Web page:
Vi Conclusions and discussions

We have explicitly refined the fundamental framework for the thin-layer quantization procedure that consists of three stages: (1) originally define the curved dynamics in the 3D subspace , (2) subsequently calculate all various curvilinear coordinate derivatives appearing in the dynamics, (3) finally perform the limit to squeeze the particle on the curved surface and obtain the effective surface dynamics. Essentially, the fundamental framework is determined by the final aim of the JKC formalism. The aim is to squeeze the particle on the curved surface, simultaneously to keep the effects of the surface curvature in the expectant surface quantum equation as much as possible. Preserving the effects induced by the surface curvature is of essence to the JKC method, which naturally defines that the limit must be performed after calculating all derivatives with respect to in the dynamical equation, in the necessary gauge, and so on. In a general form, the limit must be done after integrating all integrations of in the canonical action integral and its deuterogenic integrals. The refined framework and the two stipulations can help user to avoid some ambiguities in the JKC procedure.

Using the refined fundamental framework, we have reconsidered a spin-less charged particle bounded on the curved surface in an electromagnetic field (13). The Coulomb gauge chosen for the electromagnetic field, the motion of the electromagnetic field and the Schrödinger equation are originally defined in the 3D subspace . These definitions determine that the vanishing of the component current is necessary to accomplish the decoupling of the electromagnetic field from the surface curvature and the separability of the Shcrödinger equation into surface and normal dynamics. In the general form of the canonical action integral, the stipulation on the limit can guarantee that an arbitrary boundary condition, which is imposed on the normal fluctuation of the wave function, does not influence the validity of the JKC formalism provided that the wave function and its derivative with respect to smoothly pass through the curved surface (18).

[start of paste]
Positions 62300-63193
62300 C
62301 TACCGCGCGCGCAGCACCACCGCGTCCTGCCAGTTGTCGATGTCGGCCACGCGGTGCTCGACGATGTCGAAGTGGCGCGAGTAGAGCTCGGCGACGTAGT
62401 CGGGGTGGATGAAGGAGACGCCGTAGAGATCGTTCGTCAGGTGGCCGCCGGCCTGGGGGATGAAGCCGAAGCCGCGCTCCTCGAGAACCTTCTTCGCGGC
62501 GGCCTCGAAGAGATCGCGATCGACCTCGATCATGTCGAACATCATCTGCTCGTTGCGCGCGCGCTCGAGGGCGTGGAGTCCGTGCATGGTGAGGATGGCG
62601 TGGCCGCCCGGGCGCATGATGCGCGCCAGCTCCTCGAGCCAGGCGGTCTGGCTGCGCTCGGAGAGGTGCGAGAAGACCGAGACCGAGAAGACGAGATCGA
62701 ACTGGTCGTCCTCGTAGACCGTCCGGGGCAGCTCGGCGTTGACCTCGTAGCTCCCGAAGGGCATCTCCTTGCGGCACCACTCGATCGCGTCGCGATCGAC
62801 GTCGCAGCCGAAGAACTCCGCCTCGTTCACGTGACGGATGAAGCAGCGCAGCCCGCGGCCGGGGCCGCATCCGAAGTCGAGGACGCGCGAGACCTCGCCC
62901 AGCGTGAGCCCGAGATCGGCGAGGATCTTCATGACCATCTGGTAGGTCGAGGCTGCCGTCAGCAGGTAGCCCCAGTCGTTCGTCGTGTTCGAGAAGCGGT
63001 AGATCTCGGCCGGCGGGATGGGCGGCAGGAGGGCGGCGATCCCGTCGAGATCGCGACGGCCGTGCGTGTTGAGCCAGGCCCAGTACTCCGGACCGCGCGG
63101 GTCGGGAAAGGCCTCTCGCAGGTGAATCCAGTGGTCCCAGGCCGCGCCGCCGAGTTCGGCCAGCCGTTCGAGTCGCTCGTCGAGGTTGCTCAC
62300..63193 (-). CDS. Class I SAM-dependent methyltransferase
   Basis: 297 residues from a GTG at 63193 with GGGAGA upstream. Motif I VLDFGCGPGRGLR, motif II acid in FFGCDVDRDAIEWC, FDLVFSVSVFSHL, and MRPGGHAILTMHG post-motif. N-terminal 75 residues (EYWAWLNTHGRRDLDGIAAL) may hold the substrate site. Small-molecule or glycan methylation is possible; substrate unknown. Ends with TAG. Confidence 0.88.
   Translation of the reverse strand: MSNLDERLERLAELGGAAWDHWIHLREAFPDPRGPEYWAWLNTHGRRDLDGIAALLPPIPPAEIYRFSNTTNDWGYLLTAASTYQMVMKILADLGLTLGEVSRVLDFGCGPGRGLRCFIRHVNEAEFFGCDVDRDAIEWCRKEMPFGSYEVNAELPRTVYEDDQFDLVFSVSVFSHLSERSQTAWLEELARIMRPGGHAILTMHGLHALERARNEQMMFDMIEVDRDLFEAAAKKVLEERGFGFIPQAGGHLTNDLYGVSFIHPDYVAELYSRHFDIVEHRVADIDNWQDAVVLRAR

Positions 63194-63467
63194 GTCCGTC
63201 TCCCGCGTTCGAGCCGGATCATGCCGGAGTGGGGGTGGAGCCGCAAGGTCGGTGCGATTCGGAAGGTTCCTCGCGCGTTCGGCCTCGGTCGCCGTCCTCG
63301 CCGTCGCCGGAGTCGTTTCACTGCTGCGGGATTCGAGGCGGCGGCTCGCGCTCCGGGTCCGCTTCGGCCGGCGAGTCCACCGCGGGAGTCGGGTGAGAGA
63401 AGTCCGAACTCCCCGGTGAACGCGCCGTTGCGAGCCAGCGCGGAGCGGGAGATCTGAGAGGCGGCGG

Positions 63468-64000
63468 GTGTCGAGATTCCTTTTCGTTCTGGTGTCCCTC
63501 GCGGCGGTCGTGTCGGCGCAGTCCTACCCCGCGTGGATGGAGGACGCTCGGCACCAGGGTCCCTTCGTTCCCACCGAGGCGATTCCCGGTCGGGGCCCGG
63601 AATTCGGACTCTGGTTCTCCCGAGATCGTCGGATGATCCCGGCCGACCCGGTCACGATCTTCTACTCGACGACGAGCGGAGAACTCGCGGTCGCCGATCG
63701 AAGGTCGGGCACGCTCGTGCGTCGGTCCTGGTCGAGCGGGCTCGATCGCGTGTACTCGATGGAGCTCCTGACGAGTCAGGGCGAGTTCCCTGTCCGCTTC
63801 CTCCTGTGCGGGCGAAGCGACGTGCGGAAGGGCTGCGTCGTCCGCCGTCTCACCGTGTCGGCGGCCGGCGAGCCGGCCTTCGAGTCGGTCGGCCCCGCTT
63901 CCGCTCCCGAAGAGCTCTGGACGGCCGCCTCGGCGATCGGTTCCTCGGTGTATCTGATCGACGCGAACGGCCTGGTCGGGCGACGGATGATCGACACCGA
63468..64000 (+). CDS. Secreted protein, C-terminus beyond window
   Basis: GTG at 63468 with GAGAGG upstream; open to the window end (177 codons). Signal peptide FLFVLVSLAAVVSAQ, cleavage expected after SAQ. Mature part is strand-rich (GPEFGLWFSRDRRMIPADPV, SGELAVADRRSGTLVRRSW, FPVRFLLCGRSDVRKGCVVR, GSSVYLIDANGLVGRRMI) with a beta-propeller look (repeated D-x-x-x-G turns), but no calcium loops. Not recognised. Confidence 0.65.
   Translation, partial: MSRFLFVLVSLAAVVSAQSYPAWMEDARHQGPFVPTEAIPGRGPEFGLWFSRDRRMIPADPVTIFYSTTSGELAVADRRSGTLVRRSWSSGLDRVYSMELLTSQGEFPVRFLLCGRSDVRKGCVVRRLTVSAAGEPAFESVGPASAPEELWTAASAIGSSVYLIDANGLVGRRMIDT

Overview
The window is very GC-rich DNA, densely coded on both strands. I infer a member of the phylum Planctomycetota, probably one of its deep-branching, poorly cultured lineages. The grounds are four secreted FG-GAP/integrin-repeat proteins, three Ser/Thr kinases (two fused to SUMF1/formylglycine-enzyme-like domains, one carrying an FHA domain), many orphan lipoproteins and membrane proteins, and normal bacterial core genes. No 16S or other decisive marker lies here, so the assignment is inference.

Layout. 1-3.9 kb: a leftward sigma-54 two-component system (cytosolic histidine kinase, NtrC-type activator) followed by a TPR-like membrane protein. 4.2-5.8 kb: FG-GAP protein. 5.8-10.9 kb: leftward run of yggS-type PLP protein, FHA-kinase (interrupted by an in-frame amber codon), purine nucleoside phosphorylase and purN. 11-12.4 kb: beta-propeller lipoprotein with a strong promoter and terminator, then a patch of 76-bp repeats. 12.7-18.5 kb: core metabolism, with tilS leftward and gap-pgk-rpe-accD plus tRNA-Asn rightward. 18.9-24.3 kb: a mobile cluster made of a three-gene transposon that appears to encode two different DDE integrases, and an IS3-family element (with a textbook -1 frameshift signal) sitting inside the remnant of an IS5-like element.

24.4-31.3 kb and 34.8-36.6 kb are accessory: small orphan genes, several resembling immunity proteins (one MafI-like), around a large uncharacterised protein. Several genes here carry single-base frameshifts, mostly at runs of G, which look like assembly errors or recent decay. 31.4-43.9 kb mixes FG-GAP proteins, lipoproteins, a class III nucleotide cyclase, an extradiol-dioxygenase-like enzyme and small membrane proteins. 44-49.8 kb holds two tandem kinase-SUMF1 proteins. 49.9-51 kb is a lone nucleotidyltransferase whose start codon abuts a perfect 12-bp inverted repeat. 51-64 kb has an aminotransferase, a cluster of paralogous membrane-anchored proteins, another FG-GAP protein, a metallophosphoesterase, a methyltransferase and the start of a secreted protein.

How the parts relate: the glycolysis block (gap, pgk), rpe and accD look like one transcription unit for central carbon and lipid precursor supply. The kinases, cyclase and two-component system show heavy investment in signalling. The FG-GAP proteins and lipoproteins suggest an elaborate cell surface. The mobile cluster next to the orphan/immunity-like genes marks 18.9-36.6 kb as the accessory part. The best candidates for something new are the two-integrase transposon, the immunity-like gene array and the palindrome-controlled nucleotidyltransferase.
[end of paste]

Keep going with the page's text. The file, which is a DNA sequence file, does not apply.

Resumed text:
Furthermore, we have primitively considered the effects of the thickness of the curved surface by adding a step to the the fundamental framework. The step is to take the proper terms of degree one in back into the expectant surface quantum equation. These terms modify the well-known geometric potential and the kinetic term to include the effects of the surface thickness. Using the developed JKC procedure, we have investigated a spin-less particle squeezed in a thin toroidal volume, and have obtained the modification for the kinetic term and the modified geometric potential including the effects of the surface thickness. It shows that the surface thickness substantially affects the geometric potential under some special conditions.

Vii Acknowledgment

We thank U. Jentschura very much for very helpful suggestions. This work is supported by the National Natural Science Foundation of China (under Grant No. 11047020, No. 11404157, No. 11274166, No. 11275097, No. 11475085, and No. 11535005), and the Natural Science Foundation of Shandong Province of China (under Grant No. ZR2012AM022, and No. ZR2011AM019).